Ever wondered what an agent was saying while touring you through a property? Or what the terms and phrases in the marketing packets really meant? Well we've compiled a short list of the most common commercial real estate terms to help you navigate your way to a deal. If you don't see a specific term you have questions about on the list, please comment below.
The repayment of loan principal through equal payments of both principal and interest over a designated period of time.
CAM - Common Area Maintenance:
The CAM charge is an additional rent, charged on top of base rent, and is mainly composed of maintenance fees for work performed on the
of a property
Cap Rate - Capitalization Rate:
A cap rate is the ratio of Net Operating Income (NOI) to the property asset value. If a property were listed at $500,000.00 with an NOI of $75,000.00, the cap rate would be 15% (75,000.00/500,000.00 = .15).
Taxable income derived from the sale of a capital asset. It is equal to the sales price less the cost of sale, adjusted basis, suspended losses, excess cost recovery, and recapture of straight-line cost recovery.
The net cash received in any period, taking into account net operating income, debt service, capital expenses, loan proceeds, sale revenues, and any other sources and uses of cash.
Cash on Cash Return:
A return measure that is calculated as cash flow before taxes divided by the initial equity investment.
Commercial Real Estate:
Any multifamily residential, office, industrial, or retail property that can be bought or sold in a real estate market.
Areas of the site available to all tenants for use on a non-exclusive basis e.g. hallways, parking lots, roofs, etc.
The loss of utility and value of a property over time. Depreciation may be used as a tax write-off for a designated number of years.
Characteristics of human populations as defined by population size and density of regions, population growth rates, migration, vital statistics, and their effect on socio-economic conditions.
The process of examining a property, related documents, and procedures conducted by or for the potential lender or purchaser to reduce risk. Applying a consistent standard of inspection and investigation one can determine if the actual conditions do or do not reflect the information as represented.
Costs that do not change with a building’s occupancy rate. They include property taxes, insurance, and some forms of building maintenance.
Space that is flexible in terms of it's use, e.g. a building with 4,000 square feet of office space and 2,000 square feet of warehouse.
FSG - Full Service Gross:
In a full service gross lease, the landlord is responsible for paying the taxes, maintenance, insurance, and utilities for the premises.
A lease of the land only, typically for extended periods of time so that a developer or tenant may construct a building.
A person or business that leases land, buildings, or residential space to a tenant.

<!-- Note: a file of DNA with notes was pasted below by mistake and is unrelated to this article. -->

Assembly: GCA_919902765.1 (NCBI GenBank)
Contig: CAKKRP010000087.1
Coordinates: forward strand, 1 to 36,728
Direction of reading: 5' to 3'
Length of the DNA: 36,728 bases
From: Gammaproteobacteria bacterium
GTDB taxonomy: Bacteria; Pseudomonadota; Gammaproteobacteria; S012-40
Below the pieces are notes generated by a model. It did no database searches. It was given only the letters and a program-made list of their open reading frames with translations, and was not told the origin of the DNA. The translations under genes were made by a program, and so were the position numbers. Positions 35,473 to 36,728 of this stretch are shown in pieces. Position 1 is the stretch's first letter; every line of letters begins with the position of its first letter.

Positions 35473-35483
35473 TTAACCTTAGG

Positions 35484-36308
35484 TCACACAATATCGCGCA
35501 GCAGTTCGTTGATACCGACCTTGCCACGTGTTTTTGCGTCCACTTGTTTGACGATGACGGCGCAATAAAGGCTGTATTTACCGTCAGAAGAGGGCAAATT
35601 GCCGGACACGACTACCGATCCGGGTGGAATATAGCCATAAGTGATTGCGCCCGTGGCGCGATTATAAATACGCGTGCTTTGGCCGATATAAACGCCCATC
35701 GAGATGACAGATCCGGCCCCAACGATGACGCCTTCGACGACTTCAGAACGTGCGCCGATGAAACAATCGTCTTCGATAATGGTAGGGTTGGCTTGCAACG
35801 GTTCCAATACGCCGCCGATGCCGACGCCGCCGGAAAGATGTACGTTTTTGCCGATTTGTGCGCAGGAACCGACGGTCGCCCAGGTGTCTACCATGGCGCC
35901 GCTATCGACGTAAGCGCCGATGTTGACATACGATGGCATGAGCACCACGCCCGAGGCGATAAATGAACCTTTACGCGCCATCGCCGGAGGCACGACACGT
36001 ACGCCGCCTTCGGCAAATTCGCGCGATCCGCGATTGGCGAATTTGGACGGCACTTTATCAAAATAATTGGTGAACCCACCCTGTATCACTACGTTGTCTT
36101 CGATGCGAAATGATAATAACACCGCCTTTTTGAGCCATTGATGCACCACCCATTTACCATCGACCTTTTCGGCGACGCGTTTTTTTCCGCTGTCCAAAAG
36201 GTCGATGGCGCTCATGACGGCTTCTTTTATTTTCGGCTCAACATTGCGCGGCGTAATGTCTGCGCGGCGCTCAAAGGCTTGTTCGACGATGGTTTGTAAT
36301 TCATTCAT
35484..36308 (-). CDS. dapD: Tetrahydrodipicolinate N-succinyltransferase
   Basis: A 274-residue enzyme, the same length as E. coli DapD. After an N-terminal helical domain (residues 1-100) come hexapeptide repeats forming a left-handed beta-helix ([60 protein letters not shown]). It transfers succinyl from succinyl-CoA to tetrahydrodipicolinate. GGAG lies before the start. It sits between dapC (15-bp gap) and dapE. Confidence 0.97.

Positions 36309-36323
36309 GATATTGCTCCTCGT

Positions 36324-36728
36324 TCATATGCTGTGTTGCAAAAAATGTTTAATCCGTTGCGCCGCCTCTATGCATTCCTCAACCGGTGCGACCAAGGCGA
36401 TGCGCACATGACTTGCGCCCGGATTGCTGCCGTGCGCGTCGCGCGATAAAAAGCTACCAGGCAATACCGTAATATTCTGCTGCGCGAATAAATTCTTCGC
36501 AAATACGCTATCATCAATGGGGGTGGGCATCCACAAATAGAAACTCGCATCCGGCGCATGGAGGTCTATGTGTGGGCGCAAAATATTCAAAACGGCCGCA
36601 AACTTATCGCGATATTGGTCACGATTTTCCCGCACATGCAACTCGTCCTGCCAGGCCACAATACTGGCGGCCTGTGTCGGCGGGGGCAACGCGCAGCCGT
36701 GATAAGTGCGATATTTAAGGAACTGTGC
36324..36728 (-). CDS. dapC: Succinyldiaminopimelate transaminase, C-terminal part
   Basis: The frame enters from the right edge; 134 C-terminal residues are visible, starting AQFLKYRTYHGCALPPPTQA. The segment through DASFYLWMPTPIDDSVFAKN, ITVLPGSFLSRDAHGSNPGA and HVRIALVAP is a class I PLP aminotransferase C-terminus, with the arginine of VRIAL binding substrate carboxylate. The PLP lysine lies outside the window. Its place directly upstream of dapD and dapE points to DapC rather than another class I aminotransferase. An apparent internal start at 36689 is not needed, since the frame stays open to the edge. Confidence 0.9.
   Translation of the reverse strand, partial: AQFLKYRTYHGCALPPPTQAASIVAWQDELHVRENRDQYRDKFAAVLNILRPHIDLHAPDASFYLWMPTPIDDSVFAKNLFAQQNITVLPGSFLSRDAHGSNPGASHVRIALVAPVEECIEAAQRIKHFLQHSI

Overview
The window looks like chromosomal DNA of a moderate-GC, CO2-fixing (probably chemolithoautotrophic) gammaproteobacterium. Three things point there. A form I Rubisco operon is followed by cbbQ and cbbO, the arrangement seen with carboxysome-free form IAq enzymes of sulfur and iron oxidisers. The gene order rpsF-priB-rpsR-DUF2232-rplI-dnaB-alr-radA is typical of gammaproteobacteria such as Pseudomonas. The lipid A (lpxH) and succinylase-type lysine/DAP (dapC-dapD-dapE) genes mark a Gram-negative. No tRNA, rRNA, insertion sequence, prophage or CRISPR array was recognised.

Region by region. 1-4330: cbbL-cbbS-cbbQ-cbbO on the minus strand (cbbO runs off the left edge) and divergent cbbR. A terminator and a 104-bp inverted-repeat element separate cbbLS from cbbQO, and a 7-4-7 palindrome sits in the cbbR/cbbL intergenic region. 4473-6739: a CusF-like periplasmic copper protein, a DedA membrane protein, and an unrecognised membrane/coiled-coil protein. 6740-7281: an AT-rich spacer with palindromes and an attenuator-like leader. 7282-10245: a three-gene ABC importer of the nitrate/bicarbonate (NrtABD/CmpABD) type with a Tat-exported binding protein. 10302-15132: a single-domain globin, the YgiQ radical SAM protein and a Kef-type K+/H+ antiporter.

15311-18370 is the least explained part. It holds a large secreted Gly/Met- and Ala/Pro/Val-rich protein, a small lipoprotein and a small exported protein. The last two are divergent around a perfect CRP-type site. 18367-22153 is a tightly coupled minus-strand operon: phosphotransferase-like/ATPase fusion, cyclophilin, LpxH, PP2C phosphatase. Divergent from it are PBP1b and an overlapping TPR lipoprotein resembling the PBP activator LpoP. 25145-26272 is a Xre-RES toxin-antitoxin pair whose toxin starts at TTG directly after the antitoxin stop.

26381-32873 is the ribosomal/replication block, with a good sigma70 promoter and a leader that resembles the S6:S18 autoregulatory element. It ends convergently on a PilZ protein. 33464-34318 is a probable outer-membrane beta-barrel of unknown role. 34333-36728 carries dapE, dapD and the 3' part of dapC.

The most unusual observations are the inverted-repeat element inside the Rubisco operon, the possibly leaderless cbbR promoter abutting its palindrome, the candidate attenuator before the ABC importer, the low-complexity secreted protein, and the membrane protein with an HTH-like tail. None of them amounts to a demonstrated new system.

LOI - Letter of Intent:
is a document outlining one or more agreements between two or more parties before the agreements are finalized by a contract and is typically non-binding.
NNN - Triple Net Expenses:
structure in which the tenant or lessee is responsible for paying a portion of or all of the common expenses related to real estate ownership - property taxes, insurance, and maintenance of the premises.
Net Operating Income:
The potential rental income plus other income, less vacancy, credit losses, and operating expenses.
Operating expenses for the premises that are passed on to the tenant by the landlord.
Rate of Return:
The percentage return on each dollar invested. Also known as yield.
A period of free rent given to the tenant by the lessor, typically 2-3 months in the Nashville market.
A lease in which the rental amount paid by the lessee increases by a preset rate or set dollar amount at predetermined intervals. A step lease is a means for the lessor to hedge against inflation and future maintenance or operational expenses. E.g. a 10% rental increase in year 5 of a 10 year lease.
The unit used to measure the floor area of a space. E.g. if a space was 20 feet wide and 60 feet deep it would be 1,200sf (20'x60').
A lease in which the original tenant (lessee) sublets all or part of the leasehold interest to another tenant (known as a subtenant) while still retaining a leasehold interest in the property. Also known as a sandwich lease due to the sandwiching of the original lessee between the lessor and the subtenant. The original lessee is still liable to pay the rent if the sublessee should default.
A tenant is a person or business that occupies land or property from a landlord.
The improvements made to a leased premises prior to or during a tenant’s occupancy, which may be paid for by either the landlord, the tenant, or both. These may include adding or removing walls, fixtures, doors, etc.
TIA - Tenant Improvement Allowance:
The amount a landlord is willing to give to the tenant, typically on a per square foot basis, to make improvements to the premises.
The designation of specific areas by a local planning authority within a given jurisdiction for the purpose of legally defining land use or land use categories. This designation will determine whether a property is commercial, residential, or industrial, and can be very specific as to the property's use.